We were invited yesterday by Piasa, a leading Parisian auction house, for a talk about Picasso’s prints. The event took place a few days before part for Henri Petiet’s lithograph & prints collection is being sold -thursday 4 december-.
Prices are all in all amazingly low! Compare it to photographs: who can buy a first class artist for less then 1000Euro?
Buying a print – Key points
Henri Petiet’s collection
The collection is remarkable and has become one of the most important prints collection in the world. Henri Petiet started acquiring prints in 1919 and became himself a dealer in 1925. He spent his life discovering new talents and promoting prints. He collaborated with many artists, such as Pierre Bonnard, Mary Cassatt, André Derain, Marie Laurencin, Matisse, Pascin, Picasso, Lucien Pissarro, Rouault, Roussel, Signac, Jacques Villon, Vlaminck,… And many others. Thanks to his in-depth knowledge of prints and multiples, he became a reference in that field and contributed to the creation and enrichment of many American collections.
Discovering talents and promoting prints were his two passions. His personal collection is a treasure in itself: a few will be available for sale thursday.
Highlights – some insight
Lot 139 – Marie-Therese en femme torero – Picasso
The print belongs to the Suite Vollard, a series of 100 prints edited by Ambroise Vollard. The early 1930s work shows Martie-Thérèse, a symbol of innocence and classical beauty, with the Minotaur, Picasso’s alter ego.
Henri Petiet bought this work directly from Ambroise Vollard. In 1962, Picasso signed the print for Henri Petiet and added a little drawing to it… The provenance, rarity and exceptional conditional makes it the masterpiece of the sale.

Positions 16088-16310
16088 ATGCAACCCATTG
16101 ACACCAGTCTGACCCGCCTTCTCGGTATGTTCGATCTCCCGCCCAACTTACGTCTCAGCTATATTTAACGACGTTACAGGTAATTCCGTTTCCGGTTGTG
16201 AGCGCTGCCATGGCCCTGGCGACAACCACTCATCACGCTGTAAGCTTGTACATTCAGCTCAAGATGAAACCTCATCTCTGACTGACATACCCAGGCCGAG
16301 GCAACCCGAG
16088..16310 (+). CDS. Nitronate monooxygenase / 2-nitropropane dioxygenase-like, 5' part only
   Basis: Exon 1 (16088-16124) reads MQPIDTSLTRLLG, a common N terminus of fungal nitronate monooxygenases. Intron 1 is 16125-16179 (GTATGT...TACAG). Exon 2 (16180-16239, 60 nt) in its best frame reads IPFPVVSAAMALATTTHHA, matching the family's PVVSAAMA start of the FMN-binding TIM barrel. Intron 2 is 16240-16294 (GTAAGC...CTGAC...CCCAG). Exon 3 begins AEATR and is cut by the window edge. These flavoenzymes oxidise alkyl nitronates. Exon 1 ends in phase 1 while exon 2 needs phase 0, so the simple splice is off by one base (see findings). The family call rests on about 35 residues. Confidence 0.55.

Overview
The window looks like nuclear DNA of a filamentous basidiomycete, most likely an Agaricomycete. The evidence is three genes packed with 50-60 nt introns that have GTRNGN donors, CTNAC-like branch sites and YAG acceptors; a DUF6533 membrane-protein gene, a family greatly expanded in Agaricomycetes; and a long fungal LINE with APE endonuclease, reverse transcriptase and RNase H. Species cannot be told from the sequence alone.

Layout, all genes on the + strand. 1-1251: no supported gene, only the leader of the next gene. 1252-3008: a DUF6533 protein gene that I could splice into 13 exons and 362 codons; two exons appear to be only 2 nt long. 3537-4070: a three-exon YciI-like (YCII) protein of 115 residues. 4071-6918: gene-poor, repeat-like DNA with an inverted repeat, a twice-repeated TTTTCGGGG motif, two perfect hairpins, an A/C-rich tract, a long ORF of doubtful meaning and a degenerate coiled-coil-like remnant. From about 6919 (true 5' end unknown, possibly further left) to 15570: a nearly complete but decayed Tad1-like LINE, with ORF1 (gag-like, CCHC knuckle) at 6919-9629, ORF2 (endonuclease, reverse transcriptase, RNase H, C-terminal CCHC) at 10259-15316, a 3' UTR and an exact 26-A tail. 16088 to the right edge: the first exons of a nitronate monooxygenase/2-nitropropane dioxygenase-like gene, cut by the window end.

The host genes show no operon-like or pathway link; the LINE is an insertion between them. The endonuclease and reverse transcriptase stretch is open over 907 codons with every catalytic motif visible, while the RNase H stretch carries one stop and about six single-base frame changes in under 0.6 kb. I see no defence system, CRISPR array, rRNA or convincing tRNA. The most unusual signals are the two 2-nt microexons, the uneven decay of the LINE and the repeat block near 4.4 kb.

Lot 137 – Homme et femme – Picasso
The 1930s print was also edited by Ambroise Vollard. It is signed, probably later, and numbered. The expert said that Picasso didn;t always sign his works, or could do it later. However the number of prints is known as it is documented, among others in the catalogue raisonné.
This work is also clearly in line with the air du temps in the 1930s and the Art Deco.
Lot 136 – Mère et Fils- Picasso
The plate was made in 1922 and pictures Olga and her son. Picasso probably to use it some 38 years later: the date “30.10.60” was familiar to many collectors. He probably approved a lot of prints that day, for the Galerie Leiris who had planned a show in 1961.
In this case, the paper is old and perfect to absorb ink.
The annotations give this work an additional value.
Lot 163 – baigneuse vue de dos – Camille Pissaro, 1895
This is a small work that we liked a lot. It is beautifully made and in great condition. The stamp on it shows that it was executed after the death of PIssaro, hence the low price.
Lot 30 – Argus – Salvador Dali
The print is dated 1963-1965.
In this case, provenance is everything. Dali’s prints have been disregarded by many collectors, following a flood of illegal prints sold as originals. This happened to many other artists and contributed to the drop of the print market in the 1990s.
To see the catalogue, click here.
This post only reflects our views on the sale and doesn’t constitute an incentive to buy at the auction.
Blog Barons published an interesting article about art funds, underlying some key aspects that the fine art fund seems to master: they have the right team of people, combining art and finance skills. They claim to have a state of the art artworks selection process. out 20 works, only one was a mistake (they don’t mention any figure though). They also have different maturities, which is key in a world where liquidity has become a priority.
Art Funds come with higher costs than regular investment funds, due to the nature of these assets. This is one element to really understand before you decide to invest!
Click here to read the Telegraph’s article: the most interesting point being that their success is probably due to the fact they are opportunity driven and don’t have the time constraint most of the regular art funds have… To increase opportunities and returns, could the funds learn from this? To be continued..
In his great article published in the New York Times magazine, Jim Lewis interviewed Katerina Gregos, the new director of Art Brussels, about the Belgian art scene. Somehow stuck between such major cities as London and Paris, lacking a clear identity, it still manages to attract galleries and show something fresh, energetic and even avant-garde.